Obama’s led in most recent polls, and he’s still ahead among registered voters by a 49-45 margin in the latest CNN poll. But CNN rates the race in the state a “toss up” and other polls suggest it could be closer.

While Ryan may not provide the GOP with enough of a boost to take the lead, he could close the gap sufficiently so that voter suppression initiatives making it harder for Democratic-leaning voters to cast ballots could have a profound impact. And make no mistake, the Wisconsin voter ID law poses just such a threat.

Judge Niess wrote in his March decision that the Wisconsin law would impose “insurmountable burdens [on] many of our fellow constitutionally qualified electors.”

The judge concluded that the voter ID law threatened to disenfranchise “those struggling souls who, unlike the vast majority of Wisconsin voters, for whatever reason will lack the financial, physical, mental, or emotional resources to comply with [the law], but are otherwise constitutionally entitled to vote. Where does the Wisconsin Constitution say that the government we, the people, created can simply cast aside the inherent suffrage rights of any qualified elector on the wish and promise—even the guarantee—that doing so serves to prevent some unqualified individuals from voting? It doesn’t. In fact, it unequivocally says the opposite. The right to vote belongs to all Wisconsin citizens who are qualified electors, not just the fortunate majority.”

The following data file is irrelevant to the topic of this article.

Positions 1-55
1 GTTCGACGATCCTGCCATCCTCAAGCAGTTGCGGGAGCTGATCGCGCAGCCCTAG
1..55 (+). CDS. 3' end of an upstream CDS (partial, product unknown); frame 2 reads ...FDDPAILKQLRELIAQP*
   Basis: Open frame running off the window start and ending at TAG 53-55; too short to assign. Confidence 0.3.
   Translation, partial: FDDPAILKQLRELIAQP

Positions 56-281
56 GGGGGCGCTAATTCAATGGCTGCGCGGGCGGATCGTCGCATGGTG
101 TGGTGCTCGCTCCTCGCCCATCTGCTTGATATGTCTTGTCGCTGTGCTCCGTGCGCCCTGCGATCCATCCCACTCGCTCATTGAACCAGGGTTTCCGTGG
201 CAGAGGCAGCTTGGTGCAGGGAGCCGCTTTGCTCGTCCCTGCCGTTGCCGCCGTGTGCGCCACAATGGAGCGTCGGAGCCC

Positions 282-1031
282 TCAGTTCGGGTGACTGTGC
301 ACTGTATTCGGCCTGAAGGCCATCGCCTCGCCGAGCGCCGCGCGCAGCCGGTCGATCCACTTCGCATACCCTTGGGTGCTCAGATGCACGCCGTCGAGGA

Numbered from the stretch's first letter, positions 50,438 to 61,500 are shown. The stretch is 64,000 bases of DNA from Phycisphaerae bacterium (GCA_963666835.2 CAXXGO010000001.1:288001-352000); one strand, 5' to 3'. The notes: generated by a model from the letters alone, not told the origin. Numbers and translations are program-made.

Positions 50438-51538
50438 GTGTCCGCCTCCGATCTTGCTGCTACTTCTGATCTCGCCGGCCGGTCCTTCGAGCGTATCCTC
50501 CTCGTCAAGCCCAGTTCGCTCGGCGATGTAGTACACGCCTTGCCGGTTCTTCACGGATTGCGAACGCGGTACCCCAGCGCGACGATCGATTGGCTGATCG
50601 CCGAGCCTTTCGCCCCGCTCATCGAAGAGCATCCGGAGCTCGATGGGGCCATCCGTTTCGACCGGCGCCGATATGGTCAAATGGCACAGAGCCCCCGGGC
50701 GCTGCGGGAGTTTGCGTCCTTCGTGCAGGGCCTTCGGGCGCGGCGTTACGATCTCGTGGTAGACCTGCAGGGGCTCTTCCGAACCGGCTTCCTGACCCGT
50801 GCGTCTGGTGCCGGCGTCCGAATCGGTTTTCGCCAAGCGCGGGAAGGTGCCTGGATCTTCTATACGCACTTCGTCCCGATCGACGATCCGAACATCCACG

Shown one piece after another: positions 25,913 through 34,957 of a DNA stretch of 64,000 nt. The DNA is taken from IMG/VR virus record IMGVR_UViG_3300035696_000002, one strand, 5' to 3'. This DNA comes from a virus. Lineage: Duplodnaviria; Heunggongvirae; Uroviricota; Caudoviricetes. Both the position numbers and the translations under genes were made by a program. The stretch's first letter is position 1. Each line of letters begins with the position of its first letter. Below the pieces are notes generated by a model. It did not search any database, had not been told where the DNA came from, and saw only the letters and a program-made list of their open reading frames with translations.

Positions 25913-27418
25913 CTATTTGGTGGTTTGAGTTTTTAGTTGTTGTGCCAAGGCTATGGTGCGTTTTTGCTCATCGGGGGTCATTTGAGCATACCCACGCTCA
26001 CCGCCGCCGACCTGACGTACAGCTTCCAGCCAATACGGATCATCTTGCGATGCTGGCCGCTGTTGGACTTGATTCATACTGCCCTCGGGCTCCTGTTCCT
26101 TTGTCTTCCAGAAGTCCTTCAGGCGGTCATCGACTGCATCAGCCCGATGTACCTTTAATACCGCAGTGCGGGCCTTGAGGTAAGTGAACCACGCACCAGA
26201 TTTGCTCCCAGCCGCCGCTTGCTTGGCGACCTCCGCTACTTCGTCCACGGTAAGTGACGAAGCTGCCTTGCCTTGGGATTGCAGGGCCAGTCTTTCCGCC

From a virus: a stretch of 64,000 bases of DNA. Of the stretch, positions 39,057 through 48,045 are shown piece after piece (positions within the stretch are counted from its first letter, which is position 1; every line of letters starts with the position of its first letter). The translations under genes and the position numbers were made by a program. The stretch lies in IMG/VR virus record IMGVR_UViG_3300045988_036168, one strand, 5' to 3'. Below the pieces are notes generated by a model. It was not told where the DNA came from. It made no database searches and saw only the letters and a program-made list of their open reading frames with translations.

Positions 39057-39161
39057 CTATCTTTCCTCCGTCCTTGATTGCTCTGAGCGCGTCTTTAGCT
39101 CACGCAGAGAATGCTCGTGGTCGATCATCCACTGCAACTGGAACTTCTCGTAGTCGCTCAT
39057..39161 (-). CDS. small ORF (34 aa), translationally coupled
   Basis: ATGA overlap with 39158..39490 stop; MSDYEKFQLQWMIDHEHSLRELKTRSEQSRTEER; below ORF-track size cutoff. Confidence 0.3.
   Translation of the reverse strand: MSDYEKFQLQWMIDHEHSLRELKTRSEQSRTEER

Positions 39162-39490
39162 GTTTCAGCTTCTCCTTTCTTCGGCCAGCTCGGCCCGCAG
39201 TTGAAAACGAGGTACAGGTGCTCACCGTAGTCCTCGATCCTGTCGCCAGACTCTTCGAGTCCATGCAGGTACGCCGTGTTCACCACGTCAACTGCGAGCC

With Romney-Ryan, GOP Becomes Grand Old Private-Equity Party
John Nichols
August 20, 2012

The ticket Republicans will nominate in Tampa next week is uniquely connected to the “vulture capitalist” constituency, and uniquely committed to protecting the interests of today’s robber-baron class.

Paul Ryan grew up in a wealthy family with a Republican bent and all the right political and corporate connections.

He could easily have made his way into the private sector—doing business with family and friends, as have generations of wealthy Ryans.

But Paul was always the starry-eyed, perhaps wild-eyed. idealist. He read Austrian economic texts and far-right authors with a passion, committing to memory the writings of Friedrich Hayek, Ludwig von Mises, Milton Friedman and his intellectual heartthrob, Ayn Rand. Reading Rand, the newly minted Republican vice presidential contender once said was “the reason I got involved in public service.”